Celtic noir: Three Irish murder mysteries

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Back in my Celtic Noir phase.

Just finished Once Were Cops by Ken Bruen.

Before that The Nameless Dead and Little Girl Lost by Brian McGilloway.

Love Bruen’s style.

Sorta like the start of this blog post.

Goes beyond clipped and fragmented sentences.

Typographically, his novels are visually unique too.

Makes for a really quick, exciting read.

Once Were Cops is about a member of the Garda in Ireland who gets a temporary assignment with the New York Police Department as part of an exchange program.

Matthew Patrick O’Shea draws a brutal partner with a hidden vulnerable side. Shea, on the other hand, is a charmer with a hidden brutal side.

Neither has any impulse control, and that makes it dangerous for anyone around them.

In Once Were Cops, only the dead or soon to be dead can be trusted. If they can still draw breath, they can’t be trusted.

I discovered McGilloway when I picked up his first detective novel, Borderlands, in a Dublin bookstore so I could have something to read on the flight home. So far, I haven’t found McGilloway in American book stores. But each time I’m in Ireland or the UK I pick up whatever he’s written since my last trip.

McGilloway provides a counterbalance to any notion of how charming and beautiful you think Ireland is after a few days of museums and pubs in Dublin and bicycling around the Beara Peninsula in the west, enjoying more Guinness and traditional Irish music in the evenings.

McGilloway’s stories are set at an Irish crossroads of many kinds. The IRA has more or less laid aside its guns. The Celtic economic boom is over. Many have lost their dreams in the housing bust. Purpose has been lost in a haze of alcohol, drugs and crime. Religious faith falls victim to trust betrayed and modern reality. And the porous border between Ireland and Northern Ireland is a sort of economic opportunity zone for criminals of the sort Detective Inspector Benedict Devlin pursues back and forth.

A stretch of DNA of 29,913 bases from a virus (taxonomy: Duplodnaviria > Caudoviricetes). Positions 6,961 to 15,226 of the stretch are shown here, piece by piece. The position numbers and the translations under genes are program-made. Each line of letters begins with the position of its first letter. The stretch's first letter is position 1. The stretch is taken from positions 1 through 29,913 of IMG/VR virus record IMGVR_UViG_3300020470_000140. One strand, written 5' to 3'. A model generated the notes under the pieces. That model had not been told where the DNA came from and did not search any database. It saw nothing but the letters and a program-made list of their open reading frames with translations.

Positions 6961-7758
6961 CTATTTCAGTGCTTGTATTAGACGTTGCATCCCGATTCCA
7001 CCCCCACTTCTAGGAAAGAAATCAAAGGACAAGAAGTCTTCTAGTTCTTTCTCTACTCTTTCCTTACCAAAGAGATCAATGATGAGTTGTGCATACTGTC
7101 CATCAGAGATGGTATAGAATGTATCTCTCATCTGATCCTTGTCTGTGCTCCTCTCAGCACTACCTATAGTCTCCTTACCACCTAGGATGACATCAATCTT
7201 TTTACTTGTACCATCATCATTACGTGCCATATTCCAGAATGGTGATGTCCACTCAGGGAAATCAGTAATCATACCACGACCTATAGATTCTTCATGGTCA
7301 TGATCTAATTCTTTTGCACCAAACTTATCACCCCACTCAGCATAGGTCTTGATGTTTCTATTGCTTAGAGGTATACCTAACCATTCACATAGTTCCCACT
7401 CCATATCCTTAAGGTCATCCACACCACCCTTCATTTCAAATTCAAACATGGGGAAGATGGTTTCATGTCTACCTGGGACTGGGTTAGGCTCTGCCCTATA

In The Nameless Dead, a detail is dispatched to search for the body of Declan Cleary, who disappeared during the Troubles. But under the terms of an agreement to bring closure for grieving families, no prosecution can be based on whatever is found.

But in addition to Cleary’s body, the bodies of a number of infants are found as well. At first it is thought that the area is a cillin, an unmarked burial ground for babies who died before they could be baptized. Because they were never baptized, a now discredited church tradition prohibited their burial in consecrated ground.

But these babes died too recently for their corner of a lonely river island to be a cillin. And they all had skeletal deformities in their skulls.

Devlin, of course, ignores the rules that prevent him from investigating anything discovered during a search for a disappeared, and soon the son Cleary never met and others Devlin links to the island burial site start turning up dead as well.

In Little Girl Lost, McGilloway introduces a female lead, Detective Sgt. Lucy Black, who gets called out to a lonely wooded area by a trucker who has run off a snowy road and sees a young girl at the edge of the woods. Black finds the shoeless, silent girl, uninjured but bloodstained, and slowly earns her trust. Over the next few days, Black figures out who she is and discovers that she is the key to unlocking the mystery of the kidnapping of the daughter of a wealthy businessman.

Along the way, Black must deal with the head of CID who wants to keep her around but not really, with her mother, a high ranking cop herself, and with an aging father suffering from dementia who keeps mistaking her for someone named Janet. Ultimately, the only one she can trust is a supervisor of a crimes against children unit who has been parked in a career cul de sac for years,

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